- Giving him 60% of the revenues of a regional sports network in combo with the Nationals
- Guaranteeing that the Orioles' revenue would never fall below the average of what they earned before the Nationals moved to Washington.
What risk is there, if the other team will guarantee that the value of your team will not fall under a value that the Giants agree to? What risk is there if the other team would guarantee your revenues would never fall below the average of what they had before the move? True, the A's might not agree to the exact same terms, but at least the Giants would have gotten something for their troubles. Now, they get zip, zero, nado, a big donut hole!
Magowan: Please Bust A Move, Before It's Too Late
So now that the local media has finally gotten some coverage on this issue, maybe the Giants will finally listen to reason and get some money now before they lose a significant portion of the south bay to the San Jose A's of Fremont. As I noted in my previous post, they can get money now and money in a recurring stream over the life of, say, the rest of their loan payments to make sure that is covered. And if that is not the issue, then I would like to know what the reason is, and it better be good.
This is found money, ready to be used to buy free agents over the next few years or many years, depending on what they can negotiate out of the A's. Now that they are on the South Bay's doorstep with the proposed move to Fremont, the Giants will get much less from the A's, but at least they will get something. Maybe they will at least get enough money so that Brian Sabean will no longer have to make the decision: draft pick or Michael Tucker? He can just get both instead.
Ratto on Black, Acta
I love Ray and sometimes poorly emulate him when I write.
To me, the article doesn't really make Black the leading horse, he's just throwing that out there as a trial balloon, really, as a thought piece that if Bud really was considered for both jobs, his choice would speak volumes of what a non-subjective decision maker thinks is the better franchise to go with.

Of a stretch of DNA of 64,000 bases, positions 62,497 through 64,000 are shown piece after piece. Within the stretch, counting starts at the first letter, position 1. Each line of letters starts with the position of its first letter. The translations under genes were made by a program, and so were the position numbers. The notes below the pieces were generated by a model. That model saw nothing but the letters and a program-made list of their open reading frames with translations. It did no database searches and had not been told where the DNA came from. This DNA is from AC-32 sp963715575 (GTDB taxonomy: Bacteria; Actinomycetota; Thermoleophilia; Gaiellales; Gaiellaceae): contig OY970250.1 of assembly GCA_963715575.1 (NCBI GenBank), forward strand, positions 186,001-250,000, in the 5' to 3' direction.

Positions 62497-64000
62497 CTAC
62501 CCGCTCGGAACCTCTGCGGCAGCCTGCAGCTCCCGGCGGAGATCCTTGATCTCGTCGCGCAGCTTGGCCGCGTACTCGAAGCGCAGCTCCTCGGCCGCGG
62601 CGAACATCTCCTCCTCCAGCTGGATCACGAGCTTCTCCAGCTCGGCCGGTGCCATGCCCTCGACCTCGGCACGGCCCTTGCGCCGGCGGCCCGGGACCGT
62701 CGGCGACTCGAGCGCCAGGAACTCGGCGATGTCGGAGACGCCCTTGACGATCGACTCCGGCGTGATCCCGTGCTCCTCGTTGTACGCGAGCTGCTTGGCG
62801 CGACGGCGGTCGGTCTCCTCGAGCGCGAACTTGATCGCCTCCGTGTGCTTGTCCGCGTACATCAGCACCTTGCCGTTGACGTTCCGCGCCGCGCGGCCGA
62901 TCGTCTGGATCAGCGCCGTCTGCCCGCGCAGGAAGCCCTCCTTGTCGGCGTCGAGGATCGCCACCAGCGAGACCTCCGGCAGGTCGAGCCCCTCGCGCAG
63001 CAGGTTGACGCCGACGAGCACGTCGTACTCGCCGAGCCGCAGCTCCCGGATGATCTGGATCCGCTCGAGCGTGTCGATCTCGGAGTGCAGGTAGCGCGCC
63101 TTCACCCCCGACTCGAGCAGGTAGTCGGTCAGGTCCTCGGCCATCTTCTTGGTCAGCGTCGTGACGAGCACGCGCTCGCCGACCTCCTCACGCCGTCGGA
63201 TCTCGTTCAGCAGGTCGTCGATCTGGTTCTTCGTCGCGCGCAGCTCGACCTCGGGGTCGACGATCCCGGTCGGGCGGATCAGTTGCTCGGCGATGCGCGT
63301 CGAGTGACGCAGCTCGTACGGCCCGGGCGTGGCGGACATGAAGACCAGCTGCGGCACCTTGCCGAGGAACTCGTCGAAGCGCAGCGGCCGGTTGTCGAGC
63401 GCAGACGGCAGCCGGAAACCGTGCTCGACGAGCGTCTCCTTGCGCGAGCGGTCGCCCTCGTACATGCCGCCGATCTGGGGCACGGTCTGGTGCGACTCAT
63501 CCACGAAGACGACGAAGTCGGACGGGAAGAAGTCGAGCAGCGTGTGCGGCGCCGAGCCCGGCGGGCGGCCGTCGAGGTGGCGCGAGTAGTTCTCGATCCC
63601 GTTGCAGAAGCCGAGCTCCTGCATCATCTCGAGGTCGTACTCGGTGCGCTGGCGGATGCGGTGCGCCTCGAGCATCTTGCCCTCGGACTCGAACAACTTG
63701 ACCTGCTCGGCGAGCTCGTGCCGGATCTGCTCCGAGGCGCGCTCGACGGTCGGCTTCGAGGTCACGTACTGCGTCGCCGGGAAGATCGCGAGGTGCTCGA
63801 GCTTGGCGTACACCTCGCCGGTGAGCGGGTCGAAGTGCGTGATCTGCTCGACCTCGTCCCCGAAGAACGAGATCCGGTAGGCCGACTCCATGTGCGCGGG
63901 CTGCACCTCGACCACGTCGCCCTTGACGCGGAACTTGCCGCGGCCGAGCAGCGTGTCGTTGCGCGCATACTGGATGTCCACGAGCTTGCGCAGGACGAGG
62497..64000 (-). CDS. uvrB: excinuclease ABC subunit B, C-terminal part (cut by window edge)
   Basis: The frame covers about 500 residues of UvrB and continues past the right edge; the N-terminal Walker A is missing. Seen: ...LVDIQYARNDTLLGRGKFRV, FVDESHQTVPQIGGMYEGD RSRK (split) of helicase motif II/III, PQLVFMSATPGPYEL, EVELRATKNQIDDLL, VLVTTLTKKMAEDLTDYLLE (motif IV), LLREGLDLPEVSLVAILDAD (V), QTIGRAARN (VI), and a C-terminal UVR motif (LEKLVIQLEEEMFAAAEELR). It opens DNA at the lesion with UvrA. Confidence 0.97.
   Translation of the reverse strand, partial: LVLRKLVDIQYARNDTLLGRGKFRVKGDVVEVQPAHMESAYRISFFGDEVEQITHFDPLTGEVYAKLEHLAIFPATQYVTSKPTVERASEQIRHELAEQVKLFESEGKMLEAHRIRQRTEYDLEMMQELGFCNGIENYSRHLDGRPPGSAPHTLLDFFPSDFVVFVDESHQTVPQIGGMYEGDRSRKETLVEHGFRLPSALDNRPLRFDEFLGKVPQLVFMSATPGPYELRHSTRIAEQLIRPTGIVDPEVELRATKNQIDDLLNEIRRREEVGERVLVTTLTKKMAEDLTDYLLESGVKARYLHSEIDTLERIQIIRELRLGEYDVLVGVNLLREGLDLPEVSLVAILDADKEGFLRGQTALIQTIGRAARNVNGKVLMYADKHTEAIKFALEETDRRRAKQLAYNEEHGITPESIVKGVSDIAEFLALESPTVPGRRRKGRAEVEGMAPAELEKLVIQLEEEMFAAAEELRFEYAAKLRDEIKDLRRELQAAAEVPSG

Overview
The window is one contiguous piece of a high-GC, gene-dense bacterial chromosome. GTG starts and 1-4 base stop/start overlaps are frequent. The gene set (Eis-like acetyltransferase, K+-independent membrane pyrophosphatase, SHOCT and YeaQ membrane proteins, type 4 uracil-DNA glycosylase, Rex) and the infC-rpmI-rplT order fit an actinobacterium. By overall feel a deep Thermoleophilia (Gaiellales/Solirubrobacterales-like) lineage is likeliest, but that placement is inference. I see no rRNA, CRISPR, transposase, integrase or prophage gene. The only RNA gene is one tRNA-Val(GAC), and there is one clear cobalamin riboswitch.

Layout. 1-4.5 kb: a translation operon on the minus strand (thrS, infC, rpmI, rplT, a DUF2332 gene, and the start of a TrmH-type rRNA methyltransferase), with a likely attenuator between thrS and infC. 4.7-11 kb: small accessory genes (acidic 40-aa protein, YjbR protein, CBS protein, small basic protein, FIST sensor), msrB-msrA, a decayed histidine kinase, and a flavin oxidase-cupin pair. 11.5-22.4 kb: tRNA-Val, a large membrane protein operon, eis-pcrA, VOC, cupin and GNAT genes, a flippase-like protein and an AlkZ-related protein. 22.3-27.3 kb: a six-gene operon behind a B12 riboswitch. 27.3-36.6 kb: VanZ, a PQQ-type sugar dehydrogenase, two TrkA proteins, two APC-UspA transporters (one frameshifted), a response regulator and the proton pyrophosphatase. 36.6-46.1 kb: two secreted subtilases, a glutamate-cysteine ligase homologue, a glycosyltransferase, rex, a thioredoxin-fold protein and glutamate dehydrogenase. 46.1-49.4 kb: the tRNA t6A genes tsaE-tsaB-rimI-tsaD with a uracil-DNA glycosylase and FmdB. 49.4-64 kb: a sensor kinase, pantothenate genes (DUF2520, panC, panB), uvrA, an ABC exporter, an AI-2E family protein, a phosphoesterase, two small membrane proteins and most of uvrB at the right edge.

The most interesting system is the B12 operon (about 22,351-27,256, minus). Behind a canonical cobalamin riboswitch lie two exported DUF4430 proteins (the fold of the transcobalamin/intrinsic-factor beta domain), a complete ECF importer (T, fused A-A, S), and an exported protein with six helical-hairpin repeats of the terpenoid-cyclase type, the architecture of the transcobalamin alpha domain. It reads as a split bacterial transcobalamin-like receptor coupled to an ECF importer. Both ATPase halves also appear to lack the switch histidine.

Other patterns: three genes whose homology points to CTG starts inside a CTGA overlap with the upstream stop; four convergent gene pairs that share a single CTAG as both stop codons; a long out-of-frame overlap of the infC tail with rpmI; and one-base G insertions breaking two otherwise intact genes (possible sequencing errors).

Then he subverts that later by noting that there are a lot of factors that are not related to the baseball side that could affect his decision, like Barry and Billy.
Right Black Acta: Black vs. Acta
But to the question of Black vs. Acta, both sound like good candidates for the Giants job, from what I know about both of them.
As a more saber-oriented fan, Acta would be a great choice for that reason plus the bonus that he could speak with his players who are mainly Spanish speaking.
Black, however, is good friends with some of the people already on the staff, according to one report (have to assume Righetti and Gardner, don't see any reason for Wotus, Pujols, or Glynne to have much interaction with Black previously), making the transition easier, since it sounds like the Giants are planning on keeping the coaches, and I like the coaches for the most part, except for probably hitting, since he couldn't fix up Niekro up here, he had to go down for that.
But not that Acta could not learn to be like that either.
Black is a plus because he's a pitcher and our main assets for the near-future on the team in terms of youth is our pitching, so hopefully he would know more about that than Acta. But, again, Acta could (probably does, since he spoke on pitch counts) too.